Fantail Plotroom Galley Engine Room Bridge Quarters Officer's Mess

Click the dots for a 360° tour of the ship.

This well-equipped 175-foot (53-meter) research vessel spends most of its time in the national marine sanctuaries off the West Coast, where it conducts oceanographic research, marine mammal population studies, and environmental assessments. Commissioned in 1966, the NOAA ship was named for U.S. Navy Lt. William P. McArthur, a pioneering 19th-century hydrographer.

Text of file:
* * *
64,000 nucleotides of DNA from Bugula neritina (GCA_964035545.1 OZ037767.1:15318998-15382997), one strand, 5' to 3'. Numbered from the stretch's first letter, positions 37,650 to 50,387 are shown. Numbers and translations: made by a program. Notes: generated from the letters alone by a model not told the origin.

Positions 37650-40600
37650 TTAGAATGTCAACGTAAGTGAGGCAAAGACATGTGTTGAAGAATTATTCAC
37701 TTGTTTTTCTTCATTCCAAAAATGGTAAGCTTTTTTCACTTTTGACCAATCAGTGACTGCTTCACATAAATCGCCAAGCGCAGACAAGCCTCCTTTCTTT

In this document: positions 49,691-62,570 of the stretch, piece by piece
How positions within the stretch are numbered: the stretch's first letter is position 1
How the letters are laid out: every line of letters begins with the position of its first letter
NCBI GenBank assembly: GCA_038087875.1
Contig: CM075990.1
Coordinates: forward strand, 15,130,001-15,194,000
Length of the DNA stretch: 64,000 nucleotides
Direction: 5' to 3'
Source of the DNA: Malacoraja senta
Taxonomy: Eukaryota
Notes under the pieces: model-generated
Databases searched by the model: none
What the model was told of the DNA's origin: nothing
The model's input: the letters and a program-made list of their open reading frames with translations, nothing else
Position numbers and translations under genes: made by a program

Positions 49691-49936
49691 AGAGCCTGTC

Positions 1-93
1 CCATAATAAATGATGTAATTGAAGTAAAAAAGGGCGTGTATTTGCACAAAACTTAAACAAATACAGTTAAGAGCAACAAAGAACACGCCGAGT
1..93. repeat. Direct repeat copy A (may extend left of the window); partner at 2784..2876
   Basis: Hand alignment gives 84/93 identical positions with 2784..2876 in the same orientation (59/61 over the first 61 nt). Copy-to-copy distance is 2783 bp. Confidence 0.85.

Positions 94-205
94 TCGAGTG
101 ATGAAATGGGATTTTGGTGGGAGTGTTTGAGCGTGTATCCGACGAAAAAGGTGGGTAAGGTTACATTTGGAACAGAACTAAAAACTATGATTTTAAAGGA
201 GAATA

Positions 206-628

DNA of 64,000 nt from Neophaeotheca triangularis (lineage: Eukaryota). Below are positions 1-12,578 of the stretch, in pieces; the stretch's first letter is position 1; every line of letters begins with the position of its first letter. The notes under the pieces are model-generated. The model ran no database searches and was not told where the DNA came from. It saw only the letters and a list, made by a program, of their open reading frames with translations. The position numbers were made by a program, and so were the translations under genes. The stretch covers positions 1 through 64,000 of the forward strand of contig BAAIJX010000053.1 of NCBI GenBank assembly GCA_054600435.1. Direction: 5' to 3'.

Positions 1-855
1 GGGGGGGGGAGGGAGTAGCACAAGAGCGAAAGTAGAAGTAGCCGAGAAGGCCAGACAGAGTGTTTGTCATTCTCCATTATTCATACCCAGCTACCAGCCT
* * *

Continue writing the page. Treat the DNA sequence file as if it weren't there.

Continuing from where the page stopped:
During its three decades at sea the McArthur has undertaken a wide range of operations, including weather-balloon launches, acoustic surveys, and water-clarity observations. In addition to its three officers and 19 crew members, the ship can carry up to 13 scientists.

Shipboard researchers have access to two working laboratories and sophisticated data collection equipment, including an Acoustic Doppler Current Profiler that measures the current flowing below the vessel. Four cranes and three winches do the heavy lifting. The McArthur’s home port is the Pacific Marine Center on Lake Union in Seattle.


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